Economic & environmental cost of pets


  • Photo 1 of 5

    According to the ASPCA, the cost of owning a large dog is $1843 in the first year. Food will cost you more than $200. Brenda Vale, author of Time to Eat the Dog: The real guide to sustainable living told a newspaper in New Zealand, "If you have a German shepherd or similar-sized dog, for example, its impact every year is exactly the same as driving a large car around."

    - Courtesy of Alison Hill

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    Small dogs will cost less (and have a smaller impact on the environment). You'll spend as much as $1314 on your little dog the first year, $55 of that on food.

    - Courtsey Alison Hill

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    Cats are bad for wild birds; they kill as many as 100s of millions of birds each year. The average cost for a cat is $1035, $115 of that is food.

    - Courtesey flickr user roadsidepictures

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    A small mammal like a hamster needs about $50 of food. It'll cost you a lot less than a dog--taking care of this guy the first year will cost around $340.

    - Adriene Hill/Marketplace

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    The best animal for the environment is also the cheapest to keep: a goldfish. According to the ASPCA, a fish will cost you $235 in the first year. And, says Brenda Vale: "a goldfish, even allowing for the environmental impact of the tank and the water, has the lowest impact of common pets because it is small, cold blooded, and vegetarian."

    - Adriene Hill/Marketplace

TEXT OF INTERVIEW

BILL RADKE: Have you found yourself cutting back on your grocery purchases -- buying off-brands, or less organic produce -- yet, you're still splurging on your pet's food? It's a common practice and an understandable one.

Marketplace's Adriene Hill joins us now to consider the financial and environmental costs of your beloved animal. Good morning, Adriene.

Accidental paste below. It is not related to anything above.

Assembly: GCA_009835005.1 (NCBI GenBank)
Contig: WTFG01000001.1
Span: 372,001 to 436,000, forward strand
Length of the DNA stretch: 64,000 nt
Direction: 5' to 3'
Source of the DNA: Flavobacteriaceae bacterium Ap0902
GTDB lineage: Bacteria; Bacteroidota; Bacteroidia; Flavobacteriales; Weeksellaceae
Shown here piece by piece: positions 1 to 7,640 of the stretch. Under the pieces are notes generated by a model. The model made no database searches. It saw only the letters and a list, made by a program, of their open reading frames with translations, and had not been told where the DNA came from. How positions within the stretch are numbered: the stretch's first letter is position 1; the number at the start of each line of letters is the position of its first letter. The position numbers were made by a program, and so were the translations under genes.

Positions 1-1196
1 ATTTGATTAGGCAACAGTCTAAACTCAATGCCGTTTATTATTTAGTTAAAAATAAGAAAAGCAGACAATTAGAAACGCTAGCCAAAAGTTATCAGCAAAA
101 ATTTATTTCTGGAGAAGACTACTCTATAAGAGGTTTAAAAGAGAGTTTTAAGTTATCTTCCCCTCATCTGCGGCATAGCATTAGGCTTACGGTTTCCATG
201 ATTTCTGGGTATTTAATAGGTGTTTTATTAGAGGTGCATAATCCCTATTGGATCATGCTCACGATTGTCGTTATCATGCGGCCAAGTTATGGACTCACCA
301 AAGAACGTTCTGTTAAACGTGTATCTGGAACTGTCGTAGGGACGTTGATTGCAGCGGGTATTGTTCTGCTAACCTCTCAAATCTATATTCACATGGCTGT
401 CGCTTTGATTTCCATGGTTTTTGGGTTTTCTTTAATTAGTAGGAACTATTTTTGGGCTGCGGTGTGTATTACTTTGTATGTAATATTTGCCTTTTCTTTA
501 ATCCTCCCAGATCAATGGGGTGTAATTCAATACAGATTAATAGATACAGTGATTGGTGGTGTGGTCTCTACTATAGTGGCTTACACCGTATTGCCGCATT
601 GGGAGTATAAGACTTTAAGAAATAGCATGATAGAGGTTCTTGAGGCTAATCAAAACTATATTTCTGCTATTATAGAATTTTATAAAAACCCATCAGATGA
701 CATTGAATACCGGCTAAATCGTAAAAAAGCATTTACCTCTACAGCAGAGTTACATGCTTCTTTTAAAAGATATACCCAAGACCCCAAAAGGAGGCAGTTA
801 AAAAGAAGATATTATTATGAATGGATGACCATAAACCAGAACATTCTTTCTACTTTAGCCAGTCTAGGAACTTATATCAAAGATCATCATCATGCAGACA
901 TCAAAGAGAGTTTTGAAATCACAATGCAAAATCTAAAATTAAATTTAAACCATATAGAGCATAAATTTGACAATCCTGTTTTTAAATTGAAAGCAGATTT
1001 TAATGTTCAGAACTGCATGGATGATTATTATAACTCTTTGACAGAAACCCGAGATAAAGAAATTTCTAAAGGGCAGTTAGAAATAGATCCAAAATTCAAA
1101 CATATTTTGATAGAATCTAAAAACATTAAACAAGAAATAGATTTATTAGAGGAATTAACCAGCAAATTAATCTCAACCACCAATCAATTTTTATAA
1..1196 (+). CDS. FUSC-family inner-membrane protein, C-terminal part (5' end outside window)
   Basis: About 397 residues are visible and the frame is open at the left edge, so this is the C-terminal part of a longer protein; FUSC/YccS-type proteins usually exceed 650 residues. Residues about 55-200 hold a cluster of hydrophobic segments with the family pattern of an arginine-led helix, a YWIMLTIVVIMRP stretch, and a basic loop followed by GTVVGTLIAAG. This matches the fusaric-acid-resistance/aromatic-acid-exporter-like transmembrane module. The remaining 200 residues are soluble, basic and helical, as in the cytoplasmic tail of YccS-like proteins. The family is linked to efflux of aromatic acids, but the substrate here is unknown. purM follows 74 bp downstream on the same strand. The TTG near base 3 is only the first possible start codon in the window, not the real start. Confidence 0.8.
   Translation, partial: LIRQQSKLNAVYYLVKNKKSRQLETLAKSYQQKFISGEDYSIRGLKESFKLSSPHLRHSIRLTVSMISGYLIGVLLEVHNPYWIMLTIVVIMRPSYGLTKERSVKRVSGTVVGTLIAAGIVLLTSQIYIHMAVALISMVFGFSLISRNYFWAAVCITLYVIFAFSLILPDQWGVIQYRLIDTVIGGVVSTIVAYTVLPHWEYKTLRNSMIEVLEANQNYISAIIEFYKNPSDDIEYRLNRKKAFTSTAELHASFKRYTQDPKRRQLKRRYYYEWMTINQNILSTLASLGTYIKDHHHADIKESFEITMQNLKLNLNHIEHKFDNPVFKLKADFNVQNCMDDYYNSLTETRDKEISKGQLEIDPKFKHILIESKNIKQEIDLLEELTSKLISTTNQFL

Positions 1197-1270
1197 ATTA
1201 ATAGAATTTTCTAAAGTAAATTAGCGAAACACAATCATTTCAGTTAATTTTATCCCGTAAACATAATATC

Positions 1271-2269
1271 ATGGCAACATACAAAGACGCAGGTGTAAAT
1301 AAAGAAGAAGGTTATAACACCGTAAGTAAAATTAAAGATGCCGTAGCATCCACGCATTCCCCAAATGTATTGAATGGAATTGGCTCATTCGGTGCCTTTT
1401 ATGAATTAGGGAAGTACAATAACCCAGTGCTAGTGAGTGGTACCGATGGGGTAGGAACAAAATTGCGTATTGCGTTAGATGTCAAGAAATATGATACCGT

ADRIENE HILL: Good morning.

RADKE: So let's start with how much it costs to keep a dog.

HILL: It's not cheap to keep a dog, as dog owners out there probably already know. But let's assume that public radio listeners are into rescue dogs. According to the American Society for the Prevention of Cruelty to Animals, depending on the size of your dog, you might spend about $1,300 in that first year for the dog -- food, grooming, all those things, vet costs. And again, that's if you're planning to adopt a dog. If you buy new, you're going to pay more.

RADKE: Wow. Now let's continue the never-ending argument over cats versus dogs.

HILL: Dogs!

RADKE: I'm going to guess a cat would be cheaper, yes?

HILL: Cats are cheaper. Cats run about $1,000 the first year you have it. But again, not cheap overall.

RADKE: OK, now what about your pets' environmental footprint or paw print?

HILL: I was in touch with a woman named Brenda Vale called "Time to Eat the Dog?: The Real Guide to Sustainable Living," to find out what the least environmentally and most environmentally-friendly pets are. It turns out at the top of the bad for the environment list is also the most expensive pet and that's the big dog. My sister has a Mastiff mix she's fostering right now, so she probably doesn't want to hear this.

RADKE: No, no. She's on the list, huh? So what is the best pet for the environment?

HILL: Any guesses?

RADKE: I'm guessing something ceramic that eats very little?

HILL: That eats nothing at all.

RADKE: I don't know, a little gerbil?

HILL: It's actually a goldfish. The little humble goldfish. As Brenda Vale put it, it's vegetarian, it is cold-blooded, and it's small.

RADKE: So you're sister will maybe consider a fish?

HILL: She's probably not going to give up her dogs. My sister loves the cuddliness and playfulness of the dogs. But if you're out there thinking about a pet, a goldfish is good for the environment and cheaper. A fish is only about $200 a year.

RADKE: Good to know. Marketplace's Adriene Hill, thank you.

HILL: Thanks.

About the author

Adriene Hill is the senior multimedia reporter for LearningCurve.

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